In Defense of Lard

After decades on the nutritional blacklist, lard may be ready to make a comeback.

That’s right…lard.

  • The same product that the AHA, AMA and USDA blackballed for fear of an epidemic of elevated cholesterol and heart disease.
  • The same product that we replaced with hydrogenated vegetable fats.
  • The same product that has become synonymous with obesity.


So, how come lard is on the comeback trail?

2 Reasons

  1. Because chefs are re-discovering the culinary benefits of cooking / baking with lard
  2. Because the scientific case against lard is beginning to fall apart…just like a nice flaky pie crust made with 100% leaf lard.
Pie Crust by Angelique B
Pie Crust by Angelique B

Lard Tastes Better

Way back in the day, lard was the fat of choice in North American households.

It was cheap, plentiful, great for frying and without peer when it came to shortening a tender pastry crust.

However, shortly after WW2, American research into nutrition came to the conclusion that saturated fats were the cause of increased cholesterol and heart disease. And since lard and other animal fats are higher in saturated fats than vegetable oils, they became the ugly nutritional stepchild and fell out of favor.

And in it’s place, stepped Crisco and various other hydrogenated vegetable oil products.


And we all know how well those hydrogenated oils worked out.

Hydrogenation, the process of adding hydrogen atoms to unsaturated oil, makes vegetable shortening shelf stable and solid at room temperature, but it also turns good fats into that evil man made creation…trans fats.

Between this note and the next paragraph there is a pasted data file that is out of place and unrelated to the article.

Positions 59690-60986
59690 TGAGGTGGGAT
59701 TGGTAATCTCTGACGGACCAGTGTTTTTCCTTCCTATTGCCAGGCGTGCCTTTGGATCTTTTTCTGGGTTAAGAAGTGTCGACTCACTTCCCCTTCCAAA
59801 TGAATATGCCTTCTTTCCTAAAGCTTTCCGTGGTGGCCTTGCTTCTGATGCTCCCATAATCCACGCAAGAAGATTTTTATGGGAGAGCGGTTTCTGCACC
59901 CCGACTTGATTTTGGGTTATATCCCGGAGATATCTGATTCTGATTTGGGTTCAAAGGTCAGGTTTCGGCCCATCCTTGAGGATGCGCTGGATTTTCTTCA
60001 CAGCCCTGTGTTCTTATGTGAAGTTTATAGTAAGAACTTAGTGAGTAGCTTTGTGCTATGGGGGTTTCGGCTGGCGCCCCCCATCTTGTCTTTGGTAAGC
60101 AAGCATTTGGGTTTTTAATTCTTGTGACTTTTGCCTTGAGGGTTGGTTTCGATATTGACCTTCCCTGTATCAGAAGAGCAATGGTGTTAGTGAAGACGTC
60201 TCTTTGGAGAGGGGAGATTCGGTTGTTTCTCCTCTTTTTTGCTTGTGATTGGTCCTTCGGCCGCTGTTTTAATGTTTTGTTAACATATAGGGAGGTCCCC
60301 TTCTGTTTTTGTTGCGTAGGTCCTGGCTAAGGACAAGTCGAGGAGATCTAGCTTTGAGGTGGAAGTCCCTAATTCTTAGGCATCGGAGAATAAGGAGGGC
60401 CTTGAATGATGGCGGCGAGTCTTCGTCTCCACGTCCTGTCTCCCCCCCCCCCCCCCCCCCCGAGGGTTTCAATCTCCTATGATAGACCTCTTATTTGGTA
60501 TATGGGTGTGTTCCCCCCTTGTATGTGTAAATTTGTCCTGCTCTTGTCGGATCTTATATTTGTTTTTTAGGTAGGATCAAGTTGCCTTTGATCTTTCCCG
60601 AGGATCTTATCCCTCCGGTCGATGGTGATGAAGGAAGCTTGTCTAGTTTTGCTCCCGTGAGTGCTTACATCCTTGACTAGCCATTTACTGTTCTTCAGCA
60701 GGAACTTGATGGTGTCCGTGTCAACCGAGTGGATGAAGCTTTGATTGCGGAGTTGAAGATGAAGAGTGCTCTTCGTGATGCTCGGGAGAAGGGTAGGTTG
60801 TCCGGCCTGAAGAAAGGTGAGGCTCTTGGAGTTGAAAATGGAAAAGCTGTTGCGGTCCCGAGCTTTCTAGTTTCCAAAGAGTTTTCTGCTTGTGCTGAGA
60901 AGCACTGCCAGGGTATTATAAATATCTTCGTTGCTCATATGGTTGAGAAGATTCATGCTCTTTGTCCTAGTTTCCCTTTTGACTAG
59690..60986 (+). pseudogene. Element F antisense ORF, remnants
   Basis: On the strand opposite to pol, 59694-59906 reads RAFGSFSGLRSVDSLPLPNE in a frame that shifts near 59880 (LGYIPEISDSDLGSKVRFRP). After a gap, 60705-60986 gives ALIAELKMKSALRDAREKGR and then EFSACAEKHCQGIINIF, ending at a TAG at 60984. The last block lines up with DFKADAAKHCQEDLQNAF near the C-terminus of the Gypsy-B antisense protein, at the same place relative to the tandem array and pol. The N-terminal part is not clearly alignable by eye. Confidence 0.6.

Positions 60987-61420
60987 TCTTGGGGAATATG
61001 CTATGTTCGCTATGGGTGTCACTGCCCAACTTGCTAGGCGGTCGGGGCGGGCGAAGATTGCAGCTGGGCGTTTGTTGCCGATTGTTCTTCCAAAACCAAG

Although hydrogenated vege­table shortening doesn’t look like a saturated fat under a microscope, it acts like one, raising bad LDL cholesterol levels in the blood.

Even worse, it can also lower your levels of HDL cholesterol.

Not good.

With this new tidbit of knowledge, food manufacturers around the globe have been desperately searching for a replacement for their hydrogenated vegetable oils.

Most of the large food producers have reverted back to industrial grade palm oils. Many smaller producers and most professional chefs went another route.

Artisnal Butter
Artisnal Butter

They went back to animal fats.

Initially, they went back to butter. But not just any butter. Fancy schmancy, organic artisnal butters. Butter like your great grandma used to churn by hand.

And after the use of butter became mainstream, a few brave souls began to experiment with lard.

But of course, they didn’t tell their customers. Most chefs simply neglected to mention that their dishes contained lard.

Some, like celebrity chef, Mario Batali, opted to simply avoid lard’s bad public image by re-branding it with an Italian sobriquet: Prosciutto Bianco

Prosciutto Bianco

It should also be noted that, like the artisnal butters used in the best kitchens, the chefs and bakers using lard in their recipes do NOT use the bricks of highly processed lard that you might find in your grocery store.


They are either producing their own lard or are buying their supplies from small producers or organic butchers eager to service this niche market.


Okay, enough with the gastronomical history lesson, what about the science?


As I mentioned previously, way back in the day, the medical powers that be told us to stop cooking with saturated fats and replace them with vegetable fats high in polyunsaturates.

With this stamp of approval, clever advertisers created ad campaigns designed to decrease the consumption of lard & butter and increase the consumption of their clients’ products